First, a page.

Teva repels PI application in Neurim’s fight against generics

The UK High Court has rejected an application by Neurim and Flynn against Teva for a preliminary injunction concerning an anti-insomnia drug patent. This decision is just one of several battles raging between Neurim, Flynn and international generic drug manufacturers.

2 June 2022 by Amy Sandys

Teva, generic In another development in the ongoing battle between Neurim and generic drug manufacturers, the UK High Court has rejected an application by Neurim and Flynn against Teva for a PI concerning an anti-insomnia drug patent ©terovesalainen/ADOBE STOCK

EP 31 03 443 is a divisional of second medical use patent EP 14 41 702, which covers a prolonged-release formulation of melatonin in 2mg dose form. The drug helps improve sleep quality in patents aged 55 years or older. Neurim’s licensee Flynn owns and circulates a melatonin-based insomnia drug, marketed under the brand name Circadin.

Drug in circulation

In October 2021, Teva released its own melatonin-based products for insomnia onto the market. Consequently, Neurim commenced action against Teva, taking the position that Teva did not adequately clear the way before launching its generic drug.

Now the UK High Court has rejected Neurim and Flynn’s preliminary injunction request, which aimed to prevent the generic drug company from ‘disposing, offering for sale, selling or supplying’ a generic version of Circadin. The court has decided that, in granting the PI, the balance of risk of injustice would be on the side of the generic drug manufacturer.

The presiding judge also found that damages would not be an adequate remedy for Teva, either before or after the patent’s expiry. However, the judge noted that the imminent expiry of EP 443 likely prevented Teva from launching invalidity proceedings. Although the European Patent Office only granted EP 433 in June 2021, it expires in August 2022.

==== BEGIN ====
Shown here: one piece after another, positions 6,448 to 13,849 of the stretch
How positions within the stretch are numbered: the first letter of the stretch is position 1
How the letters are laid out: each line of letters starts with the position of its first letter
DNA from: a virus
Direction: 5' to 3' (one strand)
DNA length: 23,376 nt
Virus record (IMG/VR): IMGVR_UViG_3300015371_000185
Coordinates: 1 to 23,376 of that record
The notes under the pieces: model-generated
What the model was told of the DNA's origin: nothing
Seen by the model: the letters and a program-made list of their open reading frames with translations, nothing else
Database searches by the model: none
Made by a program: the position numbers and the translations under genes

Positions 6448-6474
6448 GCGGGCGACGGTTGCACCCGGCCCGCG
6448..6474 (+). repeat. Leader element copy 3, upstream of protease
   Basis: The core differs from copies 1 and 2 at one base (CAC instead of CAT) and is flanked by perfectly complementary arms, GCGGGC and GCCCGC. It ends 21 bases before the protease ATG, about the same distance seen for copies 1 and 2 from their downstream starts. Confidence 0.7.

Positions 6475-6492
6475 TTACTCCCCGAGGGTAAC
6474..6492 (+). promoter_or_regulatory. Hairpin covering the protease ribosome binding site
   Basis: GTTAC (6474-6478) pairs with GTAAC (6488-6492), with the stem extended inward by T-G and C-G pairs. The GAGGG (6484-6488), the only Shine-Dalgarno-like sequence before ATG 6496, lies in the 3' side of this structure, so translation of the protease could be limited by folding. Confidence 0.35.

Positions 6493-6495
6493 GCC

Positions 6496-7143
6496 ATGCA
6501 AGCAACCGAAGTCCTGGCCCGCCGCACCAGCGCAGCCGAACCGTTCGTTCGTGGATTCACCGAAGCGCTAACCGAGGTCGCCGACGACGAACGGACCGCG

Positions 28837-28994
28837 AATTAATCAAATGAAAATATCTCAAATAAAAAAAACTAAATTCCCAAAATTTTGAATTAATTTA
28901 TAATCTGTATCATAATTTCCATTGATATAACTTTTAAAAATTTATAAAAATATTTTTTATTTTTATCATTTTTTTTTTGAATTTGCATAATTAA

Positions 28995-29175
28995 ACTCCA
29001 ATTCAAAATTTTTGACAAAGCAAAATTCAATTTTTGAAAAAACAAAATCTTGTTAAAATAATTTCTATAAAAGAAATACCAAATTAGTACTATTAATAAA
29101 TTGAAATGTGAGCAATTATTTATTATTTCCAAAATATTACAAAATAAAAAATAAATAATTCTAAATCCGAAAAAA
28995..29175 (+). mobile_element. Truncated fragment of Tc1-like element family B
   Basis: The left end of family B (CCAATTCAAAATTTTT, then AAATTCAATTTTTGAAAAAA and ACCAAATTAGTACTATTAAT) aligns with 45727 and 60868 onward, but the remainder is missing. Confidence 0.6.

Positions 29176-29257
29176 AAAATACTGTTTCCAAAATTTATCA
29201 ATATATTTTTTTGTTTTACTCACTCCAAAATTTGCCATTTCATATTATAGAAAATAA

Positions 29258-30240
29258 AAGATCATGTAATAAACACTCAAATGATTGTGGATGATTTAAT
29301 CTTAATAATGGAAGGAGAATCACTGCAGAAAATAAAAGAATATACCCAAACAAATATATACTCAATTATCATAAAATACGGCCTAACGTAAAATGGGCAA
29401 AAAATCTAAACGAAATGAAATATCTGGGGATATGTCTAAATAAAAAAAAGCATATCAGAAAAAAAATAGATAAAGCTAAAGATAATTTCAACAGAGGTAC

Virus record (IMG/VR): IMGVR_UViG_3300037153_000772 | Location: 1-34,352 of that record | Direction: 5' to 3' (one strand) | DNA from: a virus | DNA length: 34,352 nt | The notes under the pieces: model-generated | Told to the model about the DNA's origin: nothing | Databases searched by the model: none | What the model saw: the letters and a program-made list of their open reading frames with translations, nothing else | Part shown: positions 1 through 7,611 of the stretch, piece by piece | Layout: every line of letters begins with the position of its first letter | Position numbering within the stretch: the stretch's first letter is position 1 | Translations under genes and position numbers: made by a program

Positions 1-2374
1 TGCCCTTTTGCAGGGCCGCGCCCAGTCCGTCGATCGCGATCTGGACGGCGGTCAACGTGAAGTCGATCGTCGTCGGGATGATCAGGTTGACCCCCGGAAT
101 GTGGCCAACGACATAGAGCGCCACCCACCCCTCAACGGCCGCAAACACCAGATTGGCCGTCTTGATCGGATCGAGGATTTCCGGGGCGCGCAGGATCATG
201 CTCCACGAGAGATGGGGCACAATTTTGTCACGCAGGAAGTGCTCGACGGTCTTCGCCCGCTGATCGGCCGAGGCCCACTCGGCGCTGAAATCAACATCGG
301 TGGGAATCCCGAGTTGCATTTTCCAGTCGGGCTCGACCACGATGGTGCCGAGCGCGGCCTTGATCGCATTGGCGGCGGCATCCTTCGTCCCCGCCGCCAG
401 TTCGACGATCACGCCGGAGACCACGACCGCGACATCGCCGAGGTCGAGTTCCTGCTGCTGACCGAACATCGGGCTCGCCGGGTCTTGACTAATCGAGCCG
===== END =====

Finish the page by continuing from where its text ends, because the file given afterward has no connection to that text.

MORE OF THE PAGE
Teva on balance

Thus, on the balance of convenience, the presiding judge rejected the claimants’ request for interim injunctive relief. He also cited a lack of certainty over how, or if, a future downward price spiral in the market due to generic entry might impact Neurim. The judge also decided that damages would not adequately compensate Teva, should its products be taken off the market.

But the court also acknowledged that Neurim and Flynn face difficulties in challenging two major generics companies in separate proceedings. The judgment notes that, “Although achieving that state of affairs in this case might have been procedurally challenging, in the future consideration should be given to achieving that.”

Teva and Mylan in defence

This is the third action launched against a generic drugs company by Neurim and Flynn. The previous two actions have concerned generic drug company Mylan, now known as Viatris. In late 2020, the UK High Court found that Mylan infringed Neurim’s valid parent patent, EP 702. However, a few weeks later, the EPO Opposition Division found it invalid for insufficiency.

After Neurim withdrew its appeal against the invalidity verdict, the EPO revoked the patent in such a way that the UK court deemed the patent never to have existed. Then, in March 2022, the High Court found that Mylan also infringed Neurim’s divisional EP 443, which is also the subject of the Teva proceedings.

Initially, the court also refused to grant a stay of the injunction against Mylan, pending the appeal’s outcome.

Court of Appeal keeps busy

Paul Inman, Mylan and Neurim

Paul Inman

But last week, the Court of Appeal handed down its judgment in the expedited appeal. The court dismissed the appeal against the first-instance decision, which found that Mylan infringes the divisional patent.

The company has also dropped its application for a stay of the injunction, pending the expiry of EP 443.

In another decision in April, the Court of Appeal determined that Flynn remains an exclusive licensee to Neurim. As such, despite having a limited scope of exclusivity, the company may bring patent infringement claims and seek relief against potentially infringing generics.

Pharma flexibility

Since Flynn is a licensee of Neurim, the London offices of Gowling WLG and Pinsent Masons acted side-by-side for the two plaintiffs. Pinsent Masons and Flynn have a long-standing relationship, with Nicole Jadeja the lead partner in this instance.

Nicole Jadeja, Pinsent Masons, life sciences partner

Nicole Jadeja

Clare Tunstall, who is head of IP and life sciences at Pinsent Masons, brought the client to the firm over ten years ago. At Gowling, Paul Inman led the case for Neurim.

The Anglo-Canadian firm is often seen on the side of originator drug manufacturers.

The London office of Bird & Bird worked on the proceedings for Teva, with a team led by Eleanor Root. The generic drug company is a regular client of the international firm, which also represents Teva in other jurisdictions such as Germany.

For Neurim/Flynn
Three New Square (London): Andrew Waugh
Gowling WLG (London): Paul Inman (partner) (for Neurim)
Pinsent Masons (London): Nicole Jadeja (partner) (for Flynn)

For Teva
8 New Square (London): Charlotte May
Hogarth Chambers (London): Edward Cronan
Bird & Bird (London): Eleanor Root (partner); associate: Josh Price

High Court of England and Wales, London
James Mellor (presiding judge)